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More like nothing, nothing - ‘Everything, Everything’

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Film adaptation of popular YA novel is formulaic, flat and derivative

Cinematic adaptations of young adult novels have been quite a cottage industry over the course of the past decade or so. Unfortunately, instead of pulling from the wide array of interesting and varied YA works, it seems that most studios are only interested in making movies that fall into one of two categories.

  1.     Dystopias where young people must rebel against an oppressive system and save the world.
  2.     Deeply sentimentalized love stories where at least one of the parties is horribly, terminally ill.

“Everything, Everything,” the new film based on the Nicola Yoon novel of the same name, falls firmly into the latter category. And other than a clumsy twist – one frequently telegraphed and poorly executed at that – it is almost interchangeable with others of its saccharine, melodramatic ilk.

Maddy Whittier (Amandla Steinberg, “As You Are”) is a teenager living in southern California. Due to a rare immunodeficiency condition, she is vulnerable to all manner of viruses, pathogens and what have you. She basically has one of those “bubble boy” afflictions, only her entire house has been somehow sealed and rendered impermeable. There’s an airlock to get in and out, everything has to be irradiated and decontaminated before it comes in – you get the idea.

Maddy lives alone with her mother Pauline (Anika Noni Rose, TV’s “The Quad”), a doctor who has been Maddy’s primary physician since the death of Maddy’s dad and brother when she was just a baby. The only other people she has any contact with are her longtime nurse Carla (Ana de la Reguera, “Macho”) and Carla’s teen daughter Rosa (Danube Hermosillo, TV’s “The Bold and the Beautiful”). Otherwise, it’s just Maddy and the internet.

That all changes when a new family moves in next door. Olly Bright (Nick Robinson, “The 5th Wave”) is the family’s teenage son; when he spots Maddy through a window, an odd, removed flirtation begins. Through texts and direct messages and phone calls, the two begin to fall for one another despite the weirdness of their circumstances.

This budding relationship leads Maddy to challenge some of the constraints of her situation; before she knows it, she’s ready to risk it all – even her life – for a chance at even a brief period of happiness. But there are things she doesn’t know – about her family, about Olly – that might impact her willingness to push onward.

“Everything, Everything” is the sort of maudlin melodrama that one hopes won’t resonate with a teenaged audience, but the reality is that these movies get made for a reason. There’s a paint-by-numbers feel to the entire thing, that “I’ve seen this before” vibe that permeates many YA adaptations. The shy beginnings, the over-the-top feelings, the grand romantic gestures, the fraught pushing away – this one hits all the marks.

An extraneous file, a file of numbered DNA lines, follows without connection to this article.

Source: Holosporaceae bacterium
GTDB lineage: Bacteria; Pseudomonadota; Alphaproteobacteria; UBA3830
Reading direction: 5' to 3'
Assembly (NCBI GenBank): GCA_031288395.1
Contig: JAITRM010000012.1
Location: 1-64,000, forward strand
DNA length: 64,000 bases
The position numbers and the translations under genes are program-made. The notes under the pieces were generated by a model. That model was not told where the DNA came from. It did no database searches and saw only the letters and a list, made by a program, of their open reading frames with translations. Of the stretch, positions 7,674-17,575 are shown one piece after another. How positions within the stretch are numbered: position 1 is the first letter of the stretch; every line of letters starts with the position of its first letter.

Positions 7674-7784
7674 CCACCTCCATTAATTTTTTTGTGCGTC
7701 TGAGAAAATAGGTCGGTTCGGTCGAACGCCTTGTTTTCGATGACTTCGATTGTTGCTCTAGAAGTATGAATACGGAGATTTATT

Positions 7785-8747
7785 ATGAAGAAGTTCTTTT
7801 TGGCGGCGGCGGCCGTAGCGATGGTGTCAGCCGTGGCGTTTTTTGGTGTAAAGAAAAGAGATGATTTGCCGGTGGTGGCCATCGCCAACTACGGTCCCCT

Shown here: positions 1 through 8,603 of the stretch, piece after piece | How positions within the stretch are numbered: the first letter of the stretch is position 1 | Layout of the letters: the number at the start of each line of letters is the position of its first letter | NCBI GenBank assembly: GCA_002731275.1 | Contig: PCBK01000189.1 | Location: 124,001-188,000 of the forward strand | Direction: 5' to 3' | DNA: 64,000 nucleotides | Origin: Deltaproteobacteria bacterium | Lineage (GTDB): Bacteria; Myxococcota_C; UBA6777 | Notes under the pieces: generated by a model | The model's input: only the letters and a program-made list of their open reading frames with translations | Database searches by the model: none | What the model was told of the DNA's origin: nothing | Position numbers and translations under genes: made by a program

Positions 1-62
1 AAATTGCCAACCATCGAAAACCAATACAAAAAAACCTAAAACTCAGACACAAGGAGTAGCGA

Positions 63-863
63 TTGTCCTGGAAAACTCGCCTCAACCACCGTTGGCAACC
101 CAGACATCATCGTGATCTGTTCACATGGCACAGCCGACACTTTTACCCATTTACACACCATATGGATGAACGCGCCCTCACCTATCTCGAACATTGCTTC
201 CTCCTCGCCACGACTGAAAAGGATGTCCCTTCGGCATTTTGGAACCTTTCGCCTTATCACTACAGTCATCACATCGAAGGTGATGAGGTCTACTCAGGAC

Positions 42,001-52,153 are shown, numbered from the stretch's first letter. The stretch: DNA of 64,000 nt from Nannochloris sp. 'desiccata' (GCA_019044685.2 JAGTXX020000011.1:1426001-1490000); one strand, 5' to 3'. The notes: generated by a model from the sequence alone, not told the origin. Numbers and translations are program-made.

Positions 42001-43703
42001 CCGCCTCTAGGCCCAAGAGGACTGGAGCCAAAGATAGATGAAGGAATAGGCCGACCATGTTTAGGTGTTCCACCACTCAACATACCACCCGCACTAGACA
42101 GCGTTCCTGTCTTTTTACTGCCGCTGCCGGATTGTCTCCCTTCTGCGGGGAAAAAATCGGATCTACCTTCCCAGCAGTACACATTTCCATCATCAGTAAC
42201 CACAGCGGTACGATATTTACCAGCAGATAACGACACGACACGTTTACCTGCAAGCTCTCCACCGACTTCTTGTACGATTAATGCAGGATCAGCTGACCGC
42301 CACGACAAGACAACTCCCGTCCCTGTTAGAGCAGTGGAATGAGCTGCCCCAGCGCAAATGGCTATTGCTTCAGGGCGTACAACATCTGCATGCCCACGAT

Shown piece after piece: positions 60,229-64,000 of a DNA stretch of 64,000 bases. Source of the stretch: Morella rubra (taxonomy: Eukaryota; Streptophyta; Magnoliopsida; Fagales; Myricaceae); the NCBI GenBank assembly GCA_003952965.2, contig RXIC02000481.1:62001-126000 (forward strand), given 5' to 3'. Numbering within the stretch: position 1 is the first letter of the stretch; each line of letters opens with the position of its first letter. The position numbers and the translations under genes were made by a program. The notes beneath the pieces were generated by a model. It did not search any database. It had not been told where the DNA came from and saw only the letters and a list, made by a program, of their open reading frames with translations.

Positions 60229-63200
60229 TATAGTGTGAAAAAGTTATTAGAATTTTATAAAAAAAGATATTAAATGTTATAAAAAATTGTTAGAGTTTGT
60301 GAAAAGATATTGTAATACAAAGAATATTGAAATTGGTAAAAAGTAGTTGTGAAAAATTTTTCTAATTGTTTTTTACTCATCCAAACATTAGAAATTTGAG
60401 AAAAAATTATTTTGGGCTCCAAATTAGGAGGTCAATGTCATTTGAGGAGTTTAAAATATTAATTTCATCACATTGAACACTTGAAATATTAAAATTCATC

The one factor that differentiates this one from the rest is a ham-fisted plot twist that feels like something mid-period M. Night Shyamalan would do if he had suffered a head injury. You’ll see it coming a mile away and still feel kind of insulted when it eventually arrives. No spoilers beyond that, but you’ve been warned (also, please note that I wouldn’t have brought it up at all if either the movie or the twist itself was actually any good).

Steinberg’s actually not bad. She’s asked to carry much of the movie without a ton of help and more or less handles her business. She’s no superstar, but she definitely looks to be capable of more – certainly if given better material than this dreck. Robinson is a teen boy cipher – business as usual for this type of movie. He’s earnest and good-looking in a non-threatening way; he’s like an anthropomorphized golden retriever puppy, all wide eyes and floppy hair.

As for the rest of the cast, well … they could not matter less. There are other people in this movie, but they barely register. Rose and de la Reguera are fine, but the narrative renders them as non-entities; they exist solely because they have to in order for the hole-riddled story to function. Basically, this movie features two characters and a whole mess of plot devices.

“Everything, Everything” is built on a foundation of narrative credulity and unearned emotional manipulation. The film is content to connect the dots to form a familiar picture of tragic teenage love that we’ve seen a hundred times before; dull and derivative, it brings nothing new to the table.

“Everything, Everything” is worth nothing, nothing.

[1 out of 5] 


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